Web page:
By Susan Brinkmann, OCDS
Even before the ink dried on a new bill allowing same-sex marriage in the state of New York, opponents began warning that lawsuits are on the way because the so-called “religious protections” that were tacked onto the new law will not be able to protect the faithful.
“It is believed that a number of lawsuits will be filed on both sides of the issue to challenge the supposed religious protections,” said Michelle Mulledy, NY state director of Concerned Women of America (CWA).
“These protections were a smoke screen that will not hold up when challenged. These protections do not extend to people like bakers, florists and others whose religious beliefs would be violated if forced to provide their services at a same-sex ‘marriage.’ We feel that this is just the tip of the iceberg.”
Mulledy contends that the homosexual community wants more than “marriage”. “They want complete acceptance by society,” she says. “One of the biggest questions that face us now is what will be taught in the public schools in regards to same-sex marriage.”
Taking the most heat over passage of the law are the Republicans who changed from a no- to a yes-vote, such as Senate Majority Leader Dean Skelos, Senators Stephen Saland and Mark Grisanti.
“Enormous political coercion has resulted in a profound failure of moral courage in the New York Senate,” said Tony Perkins, president of the Family Research Council. “A clear majority of the people of New York oppose counterfeit ‘marriage,’ but Gov. Cuomo and anti-family lawmakers have shown that their allegiance is to a small but vocal minority seeking to redefine marriage and family.”
He added: “While it was the Democrats who were pushing this agenda, it is the Republicans in the NY Senate who ultimately allowed this to happen, especially Senate Majority Leader Dean Skelos. Sadly, the families of New York are not represented well by either of the state’s major parties on this issue.”
In spite of an all-out effort on the part of the New York Catholic bishops to energize opposition to the bill, the Church was outmaneuvered by back-room deals and Catholic governor Andrew Cuomo who was determined to get the bill passed. He personally made dozens of phone calls and held numerous meetings to persuade undecided lawmakers to vote for the bill, much to the delight of his live-in girlfriend whose brother is openly gay. To those Republicans who feared a backlash from their constituents if they voted for the law, Cuomo even went so far as to personally offer to use his high-popularity across the state to buffer voter outrage.
Archbishop Dolan, who has been an outspoken opponent of the law, decried its passage. “The passage by the Legislature of a bill to alter radically and forever humanity’s historic understanding of marriage leaves us deeply disappointed and troubled,” he said in a statement signed by all the bishops of New York.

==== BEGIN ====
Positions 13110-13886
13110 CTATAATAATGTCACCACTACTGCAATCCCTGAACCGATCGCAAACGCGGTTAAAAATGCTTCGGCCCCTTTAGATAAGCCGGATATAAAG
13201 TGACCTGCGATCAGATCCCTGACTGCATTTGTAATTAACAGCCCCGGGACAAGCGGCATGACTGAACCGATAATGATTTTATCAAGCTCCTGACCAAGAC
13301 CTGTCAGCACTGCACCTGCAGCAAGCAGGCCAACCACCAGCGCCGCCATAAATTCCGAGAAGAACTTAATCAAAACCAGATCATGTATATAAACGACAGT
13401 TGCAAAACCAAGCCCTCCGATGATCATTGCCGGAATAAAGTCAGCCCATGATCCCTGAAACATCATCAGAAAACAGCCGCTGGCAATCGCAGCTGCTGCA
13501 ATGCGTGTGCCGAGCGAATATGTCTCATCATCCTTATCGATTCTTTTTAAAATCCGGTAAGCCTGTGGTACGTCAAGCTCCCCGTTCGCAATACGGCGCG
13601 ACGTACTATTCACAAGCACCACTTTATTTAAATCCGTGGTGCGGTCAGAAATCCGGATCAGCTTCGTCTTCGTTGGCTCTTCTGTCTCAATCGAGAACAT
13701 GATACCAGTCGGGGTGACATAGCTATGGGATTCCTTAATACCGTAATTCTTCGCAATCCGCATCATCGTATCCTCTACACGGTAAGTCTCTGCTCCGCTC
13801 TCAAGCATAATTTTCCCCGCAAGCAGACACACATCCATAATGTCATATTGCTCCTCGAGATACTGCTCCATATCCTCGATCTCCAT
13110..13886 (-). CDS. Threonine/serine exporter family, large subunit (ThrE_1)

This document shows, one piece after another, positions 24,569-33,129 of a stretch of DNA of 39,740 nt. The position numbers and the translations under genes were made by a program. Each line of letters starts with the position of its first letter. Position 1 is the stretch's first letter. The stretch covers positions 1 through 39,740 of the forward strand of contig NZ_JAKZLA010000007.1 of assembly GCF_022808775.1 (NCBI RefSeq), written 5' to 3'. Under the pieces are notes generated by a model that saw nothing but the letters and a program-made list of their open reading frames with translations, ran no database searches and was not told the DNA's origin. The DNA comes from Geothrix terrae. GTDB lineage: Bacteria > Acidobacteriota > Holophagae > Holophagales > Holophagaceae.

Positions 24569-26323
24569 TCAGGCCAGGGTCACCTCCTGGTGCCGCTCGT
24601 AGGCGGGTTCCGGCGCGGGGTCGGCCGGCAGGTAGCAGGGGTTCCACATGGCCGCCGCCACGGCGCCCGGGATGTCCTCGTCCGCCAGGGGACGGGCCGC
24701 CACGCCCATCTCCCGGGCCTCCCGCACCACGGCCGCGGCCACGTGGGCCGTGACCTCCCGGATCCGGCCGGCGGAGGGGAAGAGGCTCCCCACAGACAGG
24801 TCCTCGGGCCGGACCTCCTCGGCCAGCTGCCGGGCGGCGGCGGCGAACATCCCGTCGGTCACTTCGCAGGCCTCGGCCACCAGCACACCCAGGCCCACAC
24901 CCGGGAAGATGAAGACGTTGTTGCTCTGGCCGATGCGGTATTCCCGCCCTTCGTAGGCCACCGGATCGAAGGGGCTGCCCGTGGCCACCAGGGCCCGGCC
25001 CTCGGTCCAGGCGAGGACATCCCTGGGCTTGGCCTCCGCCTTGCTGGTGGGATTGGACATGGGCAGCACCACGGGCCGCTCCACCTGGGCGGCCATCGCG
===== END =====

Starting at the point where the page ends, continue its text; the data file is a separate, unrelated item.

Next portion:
After restating Church belief that marriage is between one man and one woman, he went on to say that, “This definition cannot change, though we realize that our beliefs about the nature of marriage will continue to be ridiculed, and that some will even now attempt to enact government sanctions against churches and religious organizations that preach these timeless truths. We worry that both marriage and the family will be undermined by this tragic presumption of government in passing this legislation that attempts to redefine these cornerstones of civilization.”
Lawsuits are indeed expected, and any one of them could derail the whole bill. One of the concessions the Republicans managed to get into the bill is what is known as an inseverability clause. This means that if a court finds any part of the act to be invalid, the entire legislation could also be ruled invalid. The clause was an important provisions to Republicans because it means that the marriage legislation would be at risk if the religious exemptions were successfully challenged in court.
Proponents of traditional marriage are vowing to fight on.
Penny Nance, CEO of CWA promised that “CWA will educate our members in the coming days on the voting records of these legislators. A recent poll by the Alliance Defense Fund found that 61 percent of Americans oppose same-sex ‘marriage.’ In fact, whenever this question is brought before the people in a ballot measure traditional marriage wins. Other than Manhattan, the people of New York are no different, but the legislature has chosen for them. I expect the final chapter has yet to be written on this.”
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